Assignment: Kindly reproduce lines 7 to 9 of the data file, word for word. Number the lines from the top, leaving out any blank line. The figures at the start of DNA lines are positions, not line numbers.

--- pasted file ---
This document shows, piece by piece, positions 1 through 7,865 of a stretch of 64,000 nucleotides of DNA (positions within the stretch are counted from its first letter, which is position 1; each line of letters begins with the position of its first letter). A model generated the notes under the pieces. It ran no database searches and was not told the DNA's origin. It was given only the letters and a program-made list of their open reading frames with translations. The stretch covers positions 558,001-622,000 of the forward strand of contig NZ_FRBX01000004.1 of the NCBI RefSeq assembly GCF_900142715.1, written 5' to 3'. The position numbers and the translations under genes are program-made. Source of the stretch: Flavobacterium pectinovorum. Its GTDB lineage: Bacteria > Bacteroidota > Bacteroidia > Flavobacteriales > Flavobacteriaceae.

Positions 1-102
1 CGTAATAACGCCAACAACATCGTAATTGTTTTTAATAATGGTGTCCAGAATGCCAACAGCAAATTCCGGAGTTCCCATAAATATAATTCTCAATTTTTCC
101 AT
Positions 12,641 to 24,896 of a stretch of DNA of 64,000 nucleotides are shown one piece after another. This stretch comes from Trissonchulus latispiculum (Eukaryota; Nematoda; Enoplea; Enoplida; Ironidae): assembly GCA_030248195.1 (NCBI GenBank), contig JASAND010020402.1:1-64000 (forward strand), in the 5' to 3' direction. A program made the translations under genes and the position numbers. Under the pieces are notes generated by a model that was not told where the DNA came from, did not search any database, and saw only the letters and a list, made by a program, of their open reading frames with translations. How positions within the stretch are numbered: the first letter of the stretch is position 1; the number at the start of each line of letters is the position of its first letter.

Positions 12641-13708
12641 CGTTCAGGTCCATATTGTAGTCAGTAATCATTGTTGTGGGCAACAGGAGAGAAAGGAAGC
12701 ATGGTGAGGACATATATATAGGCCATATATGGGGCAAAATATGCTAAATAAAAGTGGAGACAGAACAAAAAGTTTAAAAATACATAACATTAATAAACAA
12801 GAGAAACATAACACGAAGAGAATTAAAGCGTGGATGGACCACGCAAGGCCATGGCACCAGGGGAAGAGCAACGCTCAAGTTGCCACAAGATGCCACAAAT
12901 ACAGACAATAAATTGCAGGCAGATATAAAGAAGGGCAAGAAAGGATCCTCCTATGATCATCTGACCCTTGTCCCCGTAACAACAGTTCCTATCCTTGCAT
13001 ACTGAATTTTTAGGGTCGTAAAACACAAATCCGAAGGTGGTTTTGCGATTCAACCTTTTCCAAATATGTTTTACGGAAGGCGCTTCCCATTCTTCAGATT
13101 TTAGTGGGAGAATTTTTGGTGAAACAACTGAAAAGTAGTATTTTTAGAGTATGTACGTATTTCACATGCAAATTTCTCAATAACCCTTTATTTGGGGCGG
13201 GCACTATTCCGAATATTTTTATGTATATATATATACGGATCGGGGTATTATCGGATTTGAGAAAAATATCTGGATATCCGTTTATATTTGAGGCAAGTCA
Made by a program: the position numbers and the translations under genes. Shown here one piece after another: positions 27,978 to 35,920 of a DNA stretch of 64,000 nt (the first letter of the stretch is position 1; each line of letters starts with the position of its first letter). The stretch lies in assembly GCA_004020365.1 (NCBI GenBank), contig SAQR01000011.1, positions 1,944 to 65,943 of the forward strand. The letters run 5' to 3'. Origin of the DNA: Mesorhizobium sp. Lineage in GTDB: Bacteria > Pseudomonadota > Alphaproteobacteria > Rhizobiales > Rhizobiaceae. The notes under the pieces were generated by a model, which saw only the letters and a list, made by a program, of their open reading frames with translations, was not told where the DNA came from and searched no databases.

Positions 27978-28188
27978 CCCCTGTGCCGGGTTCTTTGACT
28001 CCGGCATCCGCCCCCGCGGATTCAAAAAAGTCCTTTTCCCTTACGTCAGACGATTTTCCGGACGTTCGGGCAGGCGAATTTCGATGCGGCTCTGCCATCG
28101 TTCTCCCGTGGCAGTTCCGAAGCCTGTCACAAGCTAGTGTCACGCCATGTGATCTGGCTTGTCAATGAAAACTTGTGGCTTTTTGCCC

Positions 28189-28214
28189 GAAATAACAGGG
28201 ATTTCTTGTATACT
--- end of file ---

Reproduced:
12641 CGTTCAGGTCCATATTGTAGTCAGTAATCATTGTTGTGGGCAACAGGAGAGAAAGGAAGC
12701 ATGGTGAGGACATATATATAGGCCATATATGGGGCAAAATATGCTAAATAAAAGTGGAGACAGAACAAAAAGTTTAAAAATACATAACATTAATAAACAA
12801 GAGAAACATAACACGAAGAGAATTAAAGCGTGGATGGACCACGCAAGGCCATGGCACCAGGGGAAGAGCAACGCTCAAGTTGCCACAAGATGCCACAAAT